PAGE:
Prayer of Petition
When we collect ourselves in prayer, acknowledge the greatness of God and humbly acknowledge who we are – men and women in deep need of God’s grace, then follows petition & intercession. By petition we ask God for forgiveness and mercy (from sin in our lives), we plead for His help and we invoke and entreat God for His help and deliverance for the needs of others, most especially during their sufferings.

Prayer of Intercession
This form of prayer is prayer on behalf of others. Because we know that our Lady and the saints intercede for us before God, the Church encourages us to pray to them for their intercession. Such prayer can bring us great strength and courage and also great peace of mind and heart.

Prayer of Thanksgiving
This form of prayer helps us to be grateful for God's many blessings, spiritual and temporal, and helps us to recognize and appreciate all the good things God gives to us. The prayer of thanksgiving which comes from the heart is a response to petitions/prayers answered by God and can be a reminder of God’s help in times of great difficulty (i.e. the saints thanked God for all that He had done for them, even during moments of death/martydom.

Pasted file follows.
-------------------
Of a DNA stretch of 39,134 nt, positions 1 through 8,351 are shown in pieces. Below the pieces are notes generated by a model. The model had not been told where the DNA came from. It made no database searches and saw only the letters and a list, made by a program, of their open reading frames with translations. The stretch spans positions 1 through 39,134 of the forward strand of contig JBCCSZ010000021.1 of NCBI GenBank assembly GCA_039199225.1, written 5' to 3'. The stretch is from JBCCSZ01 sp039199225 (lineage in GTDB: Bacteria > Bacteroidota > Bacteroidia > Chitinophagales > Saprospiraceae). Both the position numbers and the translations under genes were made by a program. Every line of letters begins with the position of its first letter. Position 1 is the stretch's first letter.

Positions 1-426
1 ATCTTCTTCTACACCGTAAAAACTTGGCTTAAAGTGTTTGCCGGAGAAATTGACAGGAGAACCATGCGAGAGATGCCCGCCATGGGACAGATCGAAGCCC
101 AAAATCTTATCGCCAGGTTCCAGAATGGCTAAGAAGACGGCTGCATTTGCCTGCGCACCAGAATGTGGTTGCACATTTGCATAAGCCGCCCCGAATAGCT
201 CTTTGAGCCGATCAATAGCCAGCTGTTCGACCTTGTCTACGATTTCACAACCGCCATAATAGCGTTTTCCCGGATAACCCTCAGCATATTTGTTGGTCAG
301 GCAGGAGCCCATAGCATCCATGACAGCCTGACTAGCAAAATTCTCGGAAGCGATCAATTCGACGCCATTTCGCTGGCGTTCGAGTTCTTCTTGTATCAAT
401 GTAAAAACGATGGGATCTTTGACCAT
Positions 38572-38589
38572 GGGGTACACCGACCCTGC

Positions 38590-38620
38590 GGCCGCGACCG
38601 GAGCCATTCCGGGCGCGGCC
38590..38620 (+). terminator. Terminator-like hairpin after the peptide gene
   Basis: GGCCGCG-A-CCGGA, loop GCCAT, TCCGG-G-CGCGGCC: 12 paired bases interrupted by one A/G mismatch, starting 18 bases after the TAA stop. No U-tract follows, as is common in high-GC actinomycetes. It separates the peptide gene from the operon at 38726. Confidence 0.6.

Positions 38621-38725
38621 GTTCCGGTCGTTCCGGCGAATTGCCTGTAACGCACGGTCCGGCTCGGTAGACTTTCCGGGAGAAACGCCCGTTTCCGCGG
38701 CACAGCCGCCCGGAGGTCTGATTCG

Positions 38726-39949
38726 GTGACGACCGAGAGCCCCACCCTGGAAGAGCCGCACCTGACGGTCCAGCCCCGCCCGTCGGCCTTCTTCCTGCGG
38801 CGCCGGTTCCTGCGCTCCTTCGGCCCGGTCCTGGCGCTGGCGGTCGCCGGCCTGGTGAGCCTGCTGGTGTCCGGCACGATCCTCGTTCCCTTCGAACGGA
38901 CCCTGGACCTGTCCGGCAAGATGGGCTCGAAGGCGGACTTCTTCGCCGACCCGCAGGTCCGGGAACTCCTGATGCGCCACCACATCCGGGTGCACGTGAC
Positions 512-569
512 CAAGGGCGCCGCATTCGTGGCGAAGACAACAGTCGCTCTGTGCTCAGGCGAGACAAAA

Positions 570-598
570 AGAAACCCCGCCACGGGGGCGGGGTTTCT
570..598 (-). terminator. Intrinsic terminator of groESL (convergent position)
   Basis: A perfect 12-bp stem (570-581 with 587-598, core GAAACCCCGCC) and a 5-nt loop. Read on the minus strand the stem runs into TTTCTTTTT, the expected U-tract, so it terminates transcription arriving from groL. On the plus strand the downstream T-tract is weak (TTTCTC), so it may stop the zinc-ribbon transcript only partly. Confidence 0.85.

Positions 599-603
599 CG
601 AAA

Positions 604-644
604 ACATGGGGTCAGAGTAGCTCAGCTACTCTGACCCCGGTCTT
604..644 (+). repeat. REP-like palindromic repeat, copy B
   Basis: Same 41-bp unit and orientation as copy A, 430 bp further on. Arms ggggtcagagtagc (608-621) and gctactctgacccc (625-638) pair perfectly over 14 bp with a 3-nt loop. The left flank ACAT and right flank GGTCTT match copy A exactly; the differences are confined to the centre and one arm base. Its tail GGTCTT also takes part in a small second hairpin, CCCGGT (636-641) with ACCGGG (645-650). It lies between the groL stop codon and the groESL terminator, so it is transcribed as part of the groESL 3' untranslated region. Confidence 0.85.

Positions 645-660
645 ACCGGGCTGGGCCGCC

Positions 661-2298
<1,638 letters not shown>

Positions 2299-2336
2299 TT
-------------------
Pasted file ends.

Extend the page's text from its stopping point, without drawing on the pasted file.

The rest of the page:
Expressions of Prayer

The Christian tradition comprises three major expressions of the life of prayer.

Vocal Prayer
Founded on the union of body and soul in human nature, associates the body with the interior prayer of the heart, following Christ's example of praying to His Father and teaching the Our Father to His disciples.

A prayerful quest engaging thought, imagination, emotion, and desire. Its goal is to make our own in faith the subject considered, by confronting it with the reality of our own life.

Contemplative Prayer
Contemplative prayer is the simplest expression of the mystery of prayer. It is a gift, a grace; it can be accepted only in humility and poverty. Contemplative prayer is also the pre-eminently intense time of prayer. In it the Father strengthens our inner being with power through His Spirit, that Christ may dwell in [our] hearts through faith and we may be grounded in love.